Another provision affecting CFC classification is the 30-day control rule. Currently, it is required that foreign corporations be controlled by U.S. shareholders for 30 consecutive days before classification as a CFC at which point the Subpart F rules apply, but this minimum time period holding requirement has been repealed under both the House and Senate bills.

Even when a foreign corporation is not at risk of being classified as a CFC, it must still be concerned with classification as a passive foreign investment company (“PFIC”). Foreign corporations which are predominately engaged in an insurance business generally are exempted from the PFIC rules that would otherwise require U.S. shareholders of such companies to pay tax on deemed foreign corporate distributions. However, the House and Senate reform bills both include a narrower definition of a “qualifying insurance corporation” to outline who can be excluded from classification as a PFIC. Not only will foreign corporations be required to be predominately engaged in an insurance business, but the proposals would require that “qualifying insurance corporations” also have “applicable insurance liabilities constitute more than 25% of” total assets. Further narrowing of this definition will be realized due to the fact that unearned premiums and deficiency or contingency reserves will no longer be included as applicable insurance liabilities. This could be a challenge for insurance companies just starting out or insurance companies on the tail-end of their life cycle. For that reason, the bill does include an additional 3-prong test that could exempt companies from being classified as a PFIC depending on their facts and circumstances.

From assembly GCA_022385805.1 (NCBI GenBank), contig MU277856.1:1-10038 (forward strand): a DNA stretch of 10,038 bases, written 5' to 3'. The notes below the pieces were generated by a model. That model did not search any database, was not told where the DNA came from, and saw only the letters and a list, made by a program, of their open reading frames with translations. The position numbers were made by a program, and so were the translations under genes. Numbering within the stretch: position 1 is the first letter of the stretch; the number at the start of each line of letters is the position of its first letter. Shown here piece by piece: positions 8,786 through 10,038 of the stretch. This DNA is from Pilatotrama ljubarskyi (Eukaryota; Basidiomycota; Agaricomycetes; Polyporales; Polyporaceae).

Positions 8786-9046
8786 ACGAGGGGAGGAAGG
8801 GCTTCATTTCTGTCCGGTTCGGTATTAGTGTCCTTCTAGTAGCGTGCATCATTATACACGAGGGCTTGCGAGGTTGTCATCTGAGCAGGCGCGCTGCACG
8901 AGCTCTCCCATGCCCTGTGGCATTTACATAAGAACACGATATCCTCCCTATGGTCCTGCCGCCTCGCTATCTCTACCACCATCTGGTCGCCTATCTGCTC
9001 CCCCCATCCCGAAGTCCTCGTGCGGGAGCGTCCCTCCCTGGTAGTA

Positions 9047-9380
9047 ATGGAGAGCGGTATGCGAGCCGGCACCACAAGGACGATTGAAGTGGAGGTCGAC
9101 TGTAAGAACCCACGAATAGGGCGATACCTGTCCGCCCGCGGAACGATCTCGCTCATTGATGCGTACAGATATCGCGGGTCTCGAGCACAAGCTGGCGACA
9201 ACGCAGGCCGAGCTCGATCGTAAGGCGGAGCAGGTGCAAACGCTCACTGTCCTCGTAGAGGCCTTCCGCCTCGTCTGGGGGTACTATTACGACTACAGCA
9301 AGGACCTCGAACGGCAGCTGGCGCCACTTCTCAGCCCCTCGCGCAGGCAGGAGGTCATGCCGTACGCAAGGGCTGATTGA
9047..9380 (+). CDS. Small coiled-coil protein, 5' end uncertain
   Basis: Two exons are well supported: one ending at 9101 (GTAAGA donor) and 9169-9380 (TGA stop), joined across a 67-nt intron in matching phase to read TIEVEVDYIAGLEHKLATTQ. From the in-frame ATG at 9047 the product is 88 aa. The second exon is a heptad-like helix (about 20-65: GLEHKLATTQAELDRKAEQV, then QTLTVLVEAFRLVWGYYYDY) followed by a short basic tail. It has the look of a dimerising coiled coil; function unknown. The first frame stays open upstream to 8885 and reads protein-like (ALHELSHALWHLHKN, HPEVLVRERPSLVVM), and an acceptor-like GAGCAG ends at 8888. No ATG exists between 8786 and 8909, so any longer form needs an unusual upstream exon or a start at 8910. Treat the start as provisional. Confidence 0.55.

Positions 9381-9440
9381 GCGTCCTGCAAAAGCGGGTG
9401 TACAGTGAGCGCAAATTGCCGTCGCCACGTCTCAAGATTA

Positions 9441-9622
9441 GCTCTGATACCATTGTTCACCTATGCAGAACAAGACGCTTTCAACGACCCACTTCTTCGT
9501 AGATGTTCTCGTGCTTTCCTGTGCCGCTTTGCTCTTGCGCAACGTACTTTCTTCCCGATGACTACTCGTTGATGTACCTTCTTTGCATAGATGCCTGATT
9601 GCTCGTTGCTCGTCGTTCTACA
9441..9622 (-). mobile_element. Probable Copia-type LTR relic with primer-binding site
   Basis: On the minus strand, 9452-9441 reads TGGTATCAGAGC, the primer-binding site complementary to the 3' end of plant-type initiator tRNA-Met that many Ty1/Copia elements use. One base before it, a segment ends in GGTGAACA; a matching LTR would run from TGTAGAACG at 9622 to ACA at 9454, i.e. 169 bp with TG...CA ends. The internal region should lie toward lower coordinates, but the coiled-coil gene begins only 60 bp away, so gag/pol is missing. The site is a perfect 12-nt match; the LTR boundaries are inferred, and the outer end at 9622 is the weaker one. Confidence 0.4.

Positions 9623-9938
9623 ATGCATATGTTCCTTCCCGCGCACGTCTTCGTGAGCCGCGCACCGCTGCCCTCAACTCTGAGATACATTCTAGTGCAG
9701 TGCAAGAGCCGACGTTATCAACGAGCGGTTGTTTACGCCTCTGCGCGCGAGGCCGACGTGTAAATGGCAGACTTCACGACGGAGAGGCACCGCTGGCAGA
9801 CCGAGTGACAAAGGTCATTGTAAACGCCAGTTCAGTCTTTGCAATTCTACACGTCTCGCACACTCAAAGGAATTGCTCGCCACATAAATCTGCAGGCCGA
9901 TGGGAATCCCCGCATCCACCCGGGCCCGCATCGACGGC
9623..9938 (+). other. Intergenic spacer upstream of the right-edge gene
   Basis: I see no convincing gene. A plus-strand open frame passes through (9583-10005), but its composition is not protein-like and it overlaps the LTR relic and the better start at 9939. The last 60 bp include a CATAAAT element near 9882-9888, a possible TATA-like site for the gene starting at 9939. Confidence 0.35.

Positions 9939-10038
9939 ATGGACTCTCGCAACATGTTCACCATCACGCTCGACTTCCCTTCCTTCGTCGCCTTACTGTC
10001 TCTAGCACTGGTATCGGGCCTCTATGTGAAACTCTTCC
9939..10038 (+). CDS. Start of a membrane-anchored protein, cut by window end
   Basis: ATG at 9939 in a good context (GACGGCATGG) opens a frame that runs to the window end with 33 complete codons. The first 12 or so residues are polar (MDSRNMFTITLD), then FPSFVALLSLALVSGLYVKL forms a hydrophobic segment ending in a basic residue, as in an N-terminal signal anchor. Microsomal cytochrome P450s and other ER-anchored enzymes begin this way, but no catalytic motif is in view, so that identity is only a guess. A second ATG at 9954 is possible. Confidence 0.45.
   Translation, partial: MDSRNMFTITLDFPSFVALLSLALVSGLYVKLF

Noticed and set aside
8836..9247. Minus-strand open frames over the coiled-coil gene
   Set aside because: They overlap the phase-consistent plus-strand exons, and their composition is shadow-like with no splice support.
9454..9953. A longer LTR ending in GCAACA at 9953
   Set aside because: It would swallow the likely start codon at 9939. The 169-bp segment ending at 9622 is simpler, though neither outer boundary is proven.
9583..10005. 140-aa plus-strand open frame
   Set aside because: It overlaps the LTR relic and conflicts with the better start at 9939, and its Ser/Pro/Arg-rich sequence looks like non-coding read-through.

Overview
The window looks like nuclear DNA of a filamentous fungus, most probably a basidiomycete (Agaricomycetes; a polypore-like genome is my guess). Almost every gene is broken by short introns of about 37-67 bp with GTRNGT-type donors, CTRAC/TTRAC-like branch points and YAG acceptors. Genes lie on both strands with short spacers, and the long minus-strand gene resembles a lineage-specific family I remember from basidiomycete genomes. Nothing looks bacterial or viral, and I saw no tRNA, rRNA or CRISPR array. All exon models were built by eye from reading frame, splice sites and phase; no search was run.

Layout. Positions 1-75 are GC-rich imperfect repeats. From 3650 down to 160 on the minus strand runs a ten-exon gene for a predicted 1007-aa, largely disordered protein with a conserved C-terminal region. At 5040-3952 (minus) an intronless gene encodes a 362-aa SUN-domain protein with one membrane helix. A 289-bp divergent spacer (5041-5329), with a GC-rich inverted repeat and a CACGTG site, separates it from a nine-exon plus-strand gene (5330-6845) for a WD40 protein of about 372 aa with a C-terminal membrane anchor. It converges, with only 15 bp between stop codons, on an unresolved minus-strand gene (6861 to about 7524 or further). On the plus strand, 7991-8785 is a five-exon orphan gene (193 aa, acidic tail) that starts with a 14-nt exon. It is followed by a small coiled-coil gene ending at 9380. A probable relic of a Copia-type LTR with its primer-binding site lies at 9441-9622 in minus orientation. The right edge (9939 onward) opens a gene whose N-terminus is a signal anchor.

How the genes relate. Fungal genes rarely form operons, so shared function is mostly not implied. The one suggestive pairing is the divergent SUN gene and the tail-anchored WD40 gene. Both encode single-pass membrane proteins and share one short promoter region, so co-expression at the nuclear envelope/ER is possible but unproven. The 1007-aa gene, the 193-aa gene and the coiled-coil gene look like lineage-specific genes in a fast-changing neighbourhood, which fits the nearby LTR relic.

Another provision of interest included in the House proposal would affect insurance companies making any payments, other than interest payments, to related foreign corporations which would otherwise be tax deductible. Whether related to reinsurance, shared expense arrangements, management fees or any of a number of other intercompany dealings, a 20% excise tax would be imposed on the corporations making these types of payments. Of course, the option out is to have the foreign corporation elect to treat such income received as effectively connected income and thus, subject themselves to U.S. taxation. Absent such an election, though, the domestic payor corporation is subject to the excise tax at the highest corporate rate. And unlike the currently administered federal excise tax which is tax deductible, this proposed excise tax would not be deductible by the payor.

General provisions for insurance companies:

The House and Senate agree on proposals that deductible interest expense should be limited to 30% of a corporation’s adjusted taxable income, and any excess allowed as a carryforward. However, there is neither a current consensus on the basis for calculating a corporation’s “adjusted taxable income”, nor on an acceptable carryforward period.

The House and Senate also agree on a proposal to repeal corporate alternative minimum tax, or AMT. Under both bills, corporations would either be allowed to use up any AMT credit carryovers or be refunded the amount of any carryover unused by a specified date.

Last, but not least, is perhaps one of the most notable changes that will affect insurance companies, and that is the reduction in the corporate tax rates. The reform bills propose a flat 20% tax rate for corporations, thus replacing the graduated tax brackets currently in effect.

As a whole, it appears a majority of the provisions affecting insurance companies are very similar between the House and the Senate. If ratified tax reform is adopted in similar form to these proposals, insurance companies will have real changes to consider related to their deferred tax positions, statutory admissibility, and surplus, in general. Although there seems to be an obvious trend to move insurance company taxation toward simplicity and conformity with other corporations, simple or not, the ripple effect to taxpayers will be significant.

If you have any questions about how these provisions will specifically affect your company, please contact us.

Sarah Stubbs
Sarah Stubbs | Principal
Brittany King
Brittany King | Associate